Whether you use e-mail, an internal messaging service, a professionally focused social media platform or any other communication service, there are some consistent considerations to keep in mind when you craft a message:
Is this the right medium?
E-mail is not always the best fit. For example, If you’re sending a quick message to a colleague, an internal messaging service might be your best bet. In this instance, an e-mail can create a feeling of formality when there is no need, wasting the time and energy of those involved.
Listing the recipients
I’ve learned to wait until everything is complete before I add the intended recipients. While some services have an ‘undo’ option available for a few heartbeats after you hit send. However, a mistake may not always be caught that quickly. When using LinkedIn, I am more likely to compose the message elsewhere to reduce the chances of accidentally sending an incomplete message.
How to say hello
Is this your first time engaging with someone? If so, honorifics such as Mr/Mrs, or Dr, preceding the last name are a safe bet. Otherwise it is typically ok to use first names in business. For a hint, you can look at how the recipient signs their own messages.
The subject line
A short and clear subject will help the recipient understand the content of the message, giving them an idea of when they might need to devote time to engage with it. A subject line will also help to alleviate any fears of a virus or spam. While some services don’t give you space for a subject, consider if adding it at the top of your message would benefit the recipient without scaring them away. Some examples of a good subject line are “Articles for review”, “(Name) Meeting Follow-up” or “Request for Access to…..”. These are simple, clear and specific, especially if they are sent in a time that is relevant to the discussion. Some examples of bad subject lines are “Question for you”, “Re:re:re: etc…” or no subject line at all. These vague descriptions will most likely create frustration and at the least will not speed up the response time.
Keep it simple. Short and clear is ideal for everyone involved, regardless of the platform. If a message is too long, or the words don’t suit the technical or linguistic fluency of the recipient, then the message may get lost or misunderstood. Keeping it simple also helps as most people are probably juggling a few things at once, and any messages that aren’t clear will often lead to frustration, as well as create a back-and-forth to figure out the disconnect.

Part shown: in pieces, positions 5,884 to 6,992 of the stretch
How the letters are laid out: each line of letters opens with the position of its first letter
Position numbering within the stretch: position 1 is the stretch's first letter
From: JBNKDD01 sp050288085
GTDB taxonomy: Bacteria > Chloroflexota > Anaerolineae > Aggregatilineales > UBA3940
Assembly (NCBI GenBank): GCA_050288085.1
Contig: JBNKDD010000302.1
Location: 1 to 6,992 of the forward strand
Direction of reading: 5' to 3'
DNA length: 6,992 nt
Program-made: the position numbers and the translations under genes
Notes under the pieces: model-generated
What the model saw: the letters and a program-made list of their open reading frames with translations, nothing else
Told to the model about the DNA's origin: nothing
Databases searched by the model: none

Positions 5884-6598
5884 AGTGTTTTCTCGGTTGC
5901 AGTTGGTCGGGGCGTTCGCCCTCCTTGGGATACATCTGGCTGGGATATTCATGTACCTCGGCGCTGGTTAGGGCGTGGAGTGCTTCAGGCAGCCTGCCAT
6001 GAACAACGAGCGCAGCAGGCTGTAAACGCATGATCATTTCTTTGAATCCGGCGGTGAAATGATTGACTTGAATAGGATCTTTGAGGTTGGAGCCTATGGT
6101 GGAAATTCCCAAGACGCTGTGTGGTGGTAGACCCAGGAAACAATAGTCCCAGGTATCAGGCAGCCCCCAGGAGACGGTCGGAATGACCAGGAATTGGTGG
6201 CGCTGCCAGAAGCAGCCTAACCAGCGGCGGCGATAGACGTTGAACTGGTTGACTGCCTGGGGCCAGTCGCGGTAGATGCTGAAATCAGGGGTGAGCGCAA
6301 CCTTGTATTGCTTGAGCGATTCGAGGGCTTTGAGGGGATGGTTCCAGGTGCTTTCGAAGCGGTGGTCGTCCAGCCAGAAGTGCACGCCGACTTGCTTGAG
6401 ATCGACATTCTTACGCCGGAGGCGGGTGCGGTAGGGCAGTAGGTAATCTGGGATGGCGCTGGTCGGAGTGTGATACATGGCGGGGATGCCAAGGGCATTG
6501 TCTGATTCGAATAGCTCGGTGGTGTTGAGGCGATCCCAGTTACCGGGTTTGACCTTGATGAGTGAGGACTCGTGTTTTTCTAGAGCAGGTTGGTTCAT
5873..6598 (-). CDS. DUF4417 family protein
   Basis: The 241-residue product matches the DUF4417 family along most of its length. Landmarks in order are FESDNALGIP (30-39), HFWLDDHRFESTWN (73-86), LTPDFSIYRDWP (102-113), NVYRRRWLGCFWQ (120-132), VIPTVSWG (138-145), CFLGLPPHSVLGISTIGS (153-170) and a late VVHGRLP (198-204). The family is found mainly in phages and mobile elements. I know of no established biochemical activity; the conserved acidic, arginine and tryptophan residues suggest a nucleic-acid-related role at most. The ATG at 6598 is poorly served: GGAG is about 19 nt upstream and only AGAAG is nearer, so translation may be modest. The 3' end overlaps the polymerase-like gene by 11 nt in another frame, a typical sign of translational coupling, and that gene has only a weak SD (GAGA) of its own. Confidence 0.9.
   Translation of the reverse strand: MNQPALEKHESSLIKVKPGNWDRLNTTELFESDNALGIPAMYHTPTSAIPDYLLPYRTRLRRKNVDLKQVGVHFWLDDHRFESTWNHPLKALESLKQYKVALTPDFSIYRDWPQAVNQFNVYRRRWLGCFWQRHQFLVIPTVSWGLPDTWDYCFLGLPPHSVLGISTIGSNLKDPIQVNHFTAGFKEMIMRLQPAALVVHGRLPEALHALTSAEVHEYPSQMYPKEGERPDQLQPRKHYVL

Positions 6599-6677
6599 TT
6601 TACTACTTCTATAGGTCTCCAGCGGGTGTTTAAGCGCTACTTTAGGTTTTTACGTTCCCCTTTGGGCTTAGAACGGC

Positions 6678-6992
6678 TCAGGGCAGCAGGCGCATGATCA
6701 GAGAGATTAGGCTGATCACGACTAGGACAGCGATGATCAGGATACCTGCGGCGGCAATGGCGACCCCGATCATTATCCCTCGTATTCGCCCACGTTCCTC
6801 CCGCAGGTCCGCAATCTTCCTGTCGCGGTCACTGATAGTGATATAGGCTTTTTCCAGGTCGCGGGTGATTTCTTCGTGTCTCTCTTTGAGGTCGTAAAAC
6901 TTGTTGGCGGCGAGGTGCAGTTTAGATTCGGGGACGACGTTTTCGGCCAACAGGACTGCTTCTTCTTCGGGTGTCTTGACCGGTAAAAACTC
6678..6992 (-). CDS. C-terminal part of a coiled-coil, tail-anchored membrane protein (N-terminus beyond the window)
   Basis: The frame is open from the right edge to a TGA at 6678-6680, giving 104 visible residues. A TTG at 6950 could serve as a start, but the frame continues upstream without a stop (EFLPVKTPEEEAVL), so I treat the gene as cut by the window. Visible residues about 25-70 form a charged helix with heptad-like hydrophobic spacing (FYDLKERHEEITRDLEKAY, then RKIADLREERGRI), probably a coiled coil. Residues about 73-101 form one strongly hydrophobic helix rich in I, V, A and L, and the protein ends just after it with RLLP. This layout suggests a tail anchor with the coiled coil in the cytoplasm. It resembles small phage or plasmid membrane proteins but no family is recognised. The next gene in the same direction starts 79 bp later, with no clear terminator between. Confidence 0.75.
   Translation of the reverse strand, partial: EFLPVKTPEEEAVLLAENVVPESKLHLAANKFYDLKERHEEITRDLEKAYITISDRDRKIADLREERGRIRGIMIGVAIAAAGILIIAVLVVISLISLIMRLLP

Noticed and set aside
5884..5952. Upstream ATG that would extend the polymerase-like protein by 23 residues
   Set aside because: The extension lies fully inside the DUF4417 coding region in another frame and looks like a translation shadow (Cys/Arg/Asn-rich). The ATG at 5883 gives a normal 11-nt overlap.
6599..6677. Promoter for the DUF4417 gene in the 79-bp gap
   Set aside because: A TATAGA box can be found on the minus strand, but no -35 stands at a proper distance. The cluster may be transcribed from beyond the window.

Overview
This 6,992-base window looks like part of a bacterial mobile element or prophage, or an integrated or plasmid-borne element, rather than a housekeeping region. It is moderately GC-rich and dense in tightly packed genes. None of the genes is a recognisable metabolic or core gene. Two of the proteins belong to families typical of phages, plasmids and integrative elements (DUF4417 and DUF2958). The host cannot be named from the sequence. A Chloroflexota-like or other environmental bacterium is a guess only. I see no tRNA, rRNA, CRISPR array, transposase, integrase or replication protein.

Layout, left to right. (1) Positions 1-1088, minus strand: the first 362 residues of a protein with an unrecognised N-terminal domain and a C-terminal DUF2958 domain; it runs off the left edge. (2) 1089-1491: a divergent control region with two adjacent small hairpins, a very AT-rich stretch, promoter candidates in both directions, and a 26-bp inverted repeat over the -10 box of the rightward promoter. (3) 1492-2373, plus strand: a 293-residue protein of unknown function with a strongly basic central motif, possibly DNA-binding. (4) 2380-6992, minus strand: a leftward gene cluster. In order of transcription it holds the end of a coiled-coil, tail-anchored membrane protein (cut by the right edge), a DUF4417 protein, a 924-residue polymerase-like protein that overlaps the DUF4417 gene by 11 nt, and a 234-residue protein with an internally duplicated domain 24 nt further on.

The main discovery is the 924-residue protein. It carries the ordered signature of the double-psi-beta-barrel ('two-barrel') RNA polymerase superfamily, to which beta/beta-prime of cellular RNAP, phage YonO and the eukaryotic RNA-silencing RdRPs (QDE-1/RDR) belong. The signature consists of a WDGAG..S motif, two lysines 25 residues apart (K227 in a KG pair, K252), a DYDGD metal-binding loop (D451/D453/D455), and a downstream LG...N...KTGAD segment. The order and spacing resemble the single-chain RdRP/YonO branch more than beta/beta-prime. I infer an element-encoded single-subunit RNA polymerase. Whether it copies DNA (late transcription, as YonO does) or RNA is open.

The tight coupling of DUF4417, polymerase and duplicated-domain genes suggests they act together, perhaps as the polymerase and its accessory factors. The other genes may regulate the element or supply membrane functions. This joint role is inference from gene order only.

It is a lot easier to engage with others when an effort is made to be polite and friendly. Most people value kindness and demonstrations of respect, especially when they’re being asked for something. If they feel you’ve been rude you might not get what you’re after, or at the least it will probably take a lot longer. One thing you might consider is If you’ve had previous conversations with the recipient. Did they mention an important upcoming personal or professional occasion? Consider referencing the conversation and offering appropriate salutations.
As for the structure of your message, start by giving an indication of the message in the first sentence, building off what you said in the subject. This will set your recipient up to be in the right frame-of-mind. Following this, you can include the relevant details before ending the message with a clear statement of what comes next, or what needs to be done. If there is a task handed out, you should include a clear deadline. Using expressions such as ‘could you…’ or ‘I would appreciate if….’ will help maintain the tone of your message.
Do you have any attachments? Add them now and make sure to reference them in your message. Depending on the platform you use, its algorithms may pick up on any mention of an attachment and will remind you to add them before it sends. You should also consider the names of the fields you’re attaching so that the recipients can easily identify them.
When you’ve finished writing, read through it again and see how many words you can remove without corrupting your message. Following this, try spell check or a free app such as Grammarly to help with everything from spelling, to punctuation, to the differences between American and British English. That said, don’t rely on these tools to catch everything, reading your message out-loud will also help catch mistakes that can otherwise, easily be passed over. For an even more efficient approach, get someone else to read through your message too.
Ending your message in a polite way is common. Endings preceding your name, such as ‘regards’ and ‘best wishes’ are often used. ‘Regards’ can be further tailored with ‘warm’ or ‘kind’ being added before it, depending on the context.
Now that you’ve reached this point you should feel confident enough to add your recipients and, upon checking to make sure their contact information is correct, you can hit send!
Algorithm created responses
More and more platforms use algorithms to predict what you might say. Similar to autocorrect on a phone, these algorithms typically display suggested sentences or phrases. They tend to appear when an email contains only a short question, or when predicting the end of your sentence. While I occasionally use the algorithm to finish a sentence I avoid using the suggested message responses. I find that crafting my own response helps give me a better feeling of control in regards to the tone of my message.
When working with people in various cultures, some of the tips on this list may need to be adapted. Knowing a bit of the language can go a long-way in helping create a friendly and polite dialogue with your recipients. If you’re interested in learning a language, we offer over 50 different language courses at a variety of levels.
Hi, I’m the author, Paul. How did you find this article? Was it helpful or missing anything? We would love to hear from you!